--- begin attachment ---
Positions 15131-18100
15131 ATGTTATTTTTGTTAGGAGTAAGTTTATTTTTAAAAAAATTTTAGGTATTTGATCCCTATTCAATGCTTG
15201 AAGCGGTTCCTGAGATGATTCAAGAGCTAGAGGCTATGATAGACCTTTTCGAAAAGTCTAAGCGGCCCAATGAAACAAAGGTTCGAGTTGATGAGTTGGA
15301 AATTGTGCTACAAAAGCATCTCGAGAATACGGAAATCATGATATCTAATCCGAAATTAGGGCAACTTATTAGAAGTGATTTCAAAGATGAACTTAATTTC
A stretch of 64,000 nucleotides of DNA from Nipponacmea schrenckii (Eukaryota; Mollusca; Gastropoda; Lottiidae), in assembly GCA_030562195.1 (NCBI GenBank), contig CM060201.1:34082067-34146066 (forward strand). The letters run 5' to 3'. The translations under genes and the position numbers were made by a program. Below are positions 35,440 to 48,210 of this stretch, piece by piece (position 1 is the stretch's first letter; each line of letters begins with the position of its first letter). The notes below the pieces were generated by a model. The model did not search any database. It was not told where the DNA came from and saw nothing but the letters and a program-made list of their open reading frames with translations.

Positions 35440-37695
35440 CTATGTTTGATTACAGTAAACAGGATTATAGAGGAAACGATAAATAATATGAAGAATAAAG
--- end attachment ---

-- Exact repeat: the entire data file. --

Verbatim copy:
Positions 15131-18100
15131 ATGTTATTTTTGTTAGGAGTAAGTTTATTTTTAAAAAAATTTTAGGTATTTGATCCCTATTCAATGCTTG
15201 AAGCGGTTCCTGAGATGATTCAAGAGCTAGAGGCTATGATAGACCTTTTCGAAAAGTCTAAGCGGCCCAATGAAACAAAGGTTCGAGTTGATGAGTTGGA
15301 AATTGTGCTACAAAAGCATCTCGAGAATACGGAAATCATGATATCTAATCCGAAATTAGGGCAACTTATTAGAAGTGATTTCAAAGATGAACTTAATTTC
A stretch of 64,000 nucleotides of DNA from Nipponacmea schrenckii (Eukaryota; Mollusca; Gastropoda; Lottiidae), in assembly GCA_030562195.1 (NCBI GenBank), contig CM060201.1:34082067-34146066 (forward strand). The letters run 5' to 3'. The translations under genes and the position numbers were made by a program. Below are positions 35,440 to 48,210 of this stretch, piece by piece (position 1 is the stretch's first letter; each line of letters begins with the position of its first letter). The notes below the pieces were generated by a model. The model did not search any database. It was not told where the DNA came from and saw nothing but the letters and a program-made list of their open reading frames with translations.

Positions 35440-37695
35440 CTATGTTTGATTACAGTAAACAGGATTATAGAGGAAACGATAAATAATATGAAGAATAAAG